FARC rebels promise to free hostages
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The Revolutionary Armed Forces of Colombia has announced it will release some hostages on Sunday, according to a lawmaker. The last time the leftist rebels freed hostages voluntarily was in February 2008.
REUTERS - Leftist Colombian rebels plan to free some hostages on Sunday in what would be their first high-profile release of captives from jungle camps in a year, a lawmaker coordinating the operation said.
The Revolutionary Armed Forces of Colombia, or FARC, offered last month to free two local politicians and four members of the security forces, but negotiations dragged.
Left-wing Sen. Piedad Cordoba said on Wednesday she had been told where the rebels would hand over some of the six hostages who have been held by Latin America's oldest insurgency for years.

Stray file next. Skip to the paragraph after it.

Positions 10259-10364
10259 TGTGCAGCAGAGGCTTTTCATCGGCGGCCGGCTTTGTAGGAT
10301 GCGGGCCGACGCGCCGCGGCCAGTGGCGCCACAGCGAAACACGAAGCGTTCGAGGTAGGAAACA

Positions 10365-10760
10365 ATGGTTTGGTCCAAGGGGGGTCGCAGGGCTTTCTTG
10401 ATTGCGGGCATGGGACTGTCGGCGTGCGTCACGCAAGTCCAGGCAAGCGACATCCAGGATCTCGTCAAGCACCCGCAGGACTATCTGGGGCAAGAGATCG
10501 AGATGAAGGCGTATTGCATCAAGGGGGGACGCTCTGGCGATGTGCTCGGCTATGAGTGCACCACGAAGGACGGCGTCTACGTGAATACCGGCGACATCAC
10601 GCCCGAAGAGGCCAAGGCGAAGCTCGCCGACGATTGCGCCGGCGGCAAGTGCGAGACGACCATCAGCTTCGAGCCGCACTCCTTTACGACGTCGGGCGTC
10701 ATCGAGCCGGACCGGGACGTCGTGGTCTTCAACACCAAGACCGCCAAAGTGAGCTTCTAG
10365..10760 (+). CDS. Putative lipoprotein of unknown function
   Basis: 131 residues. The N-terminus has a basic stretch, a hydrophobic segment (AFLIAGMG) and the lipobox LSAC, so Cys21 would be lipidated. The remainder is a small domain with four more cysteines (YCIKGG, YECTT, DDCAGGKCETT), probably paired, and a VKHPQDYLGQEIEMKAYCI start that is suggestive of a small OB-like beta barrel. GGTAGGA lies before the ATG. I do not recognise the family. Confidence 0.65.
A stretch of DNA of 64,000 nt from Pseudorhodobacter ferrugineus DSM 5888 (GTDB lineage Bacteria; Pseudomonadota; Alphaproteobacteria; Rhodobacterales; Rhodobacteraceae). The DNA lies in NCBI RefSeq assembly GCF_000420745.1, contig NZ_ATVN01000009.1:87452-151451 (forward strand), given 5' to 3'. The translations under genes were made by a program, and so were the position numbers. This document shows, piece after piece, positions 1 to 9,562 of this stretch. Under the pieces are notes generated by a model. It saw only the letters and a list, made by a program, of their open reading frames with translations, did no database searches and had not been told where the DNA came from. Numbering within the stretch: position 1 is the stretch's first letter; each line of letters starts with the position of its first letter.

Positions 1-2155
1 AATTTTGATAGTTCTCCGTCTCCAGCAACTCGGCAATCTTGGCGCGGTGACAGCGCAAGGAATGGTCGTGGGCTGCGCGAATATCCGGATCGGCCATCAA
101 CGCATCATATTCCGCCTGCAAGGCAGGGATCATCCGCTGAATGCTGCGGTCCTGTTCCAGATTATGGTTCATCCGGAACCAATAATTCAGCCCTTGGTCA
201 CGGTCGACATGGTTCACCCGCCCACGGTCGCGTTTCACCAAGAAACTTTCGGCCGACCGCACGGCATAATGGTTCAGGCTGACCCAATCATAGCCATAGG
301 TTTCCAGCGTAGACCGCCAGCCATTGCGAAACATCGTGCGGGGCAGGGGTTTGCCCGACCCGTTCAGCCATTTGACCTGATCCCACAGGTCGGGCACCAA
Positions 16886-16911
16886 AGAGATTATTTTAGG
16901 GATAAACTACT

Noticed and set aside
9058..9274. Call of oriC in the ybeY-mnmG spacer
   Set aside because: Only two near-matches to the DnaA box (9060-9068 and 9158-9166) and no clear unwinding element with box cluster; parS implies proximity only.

"I already have the coordinates, the liberation is under way and the first release will take place on Sunday, and there will be three successive handovers," she told reporters following talks to fine-tune the operation.
The International Committee of the Red Cross is involved in coordinating the release and Brazil will provide helicopters to pick up the captives. Last year's releases were negotiated by Venezuelan President Hugo Chavez with the senator's help.
Colombian troops rescued high-profile captives Ingrid Betancourt and three Americans in July. That operation dealt a severe blow to an insurgency already reeling from President Alvaro Uribe's U.S.-backed military offensive.
The FARC last freed hostages voluntary in February 2008 when they released four Colombian captives in a deal brokered by Venezuelan President Hugo Chavez.
The FARC has been driven back into remote areas as Uribe sent troops to retake the country. Over the last year, rebels have lost three top commanders and suffered scores of desertions.
The rebels have not said why they plan to resume releasing captives.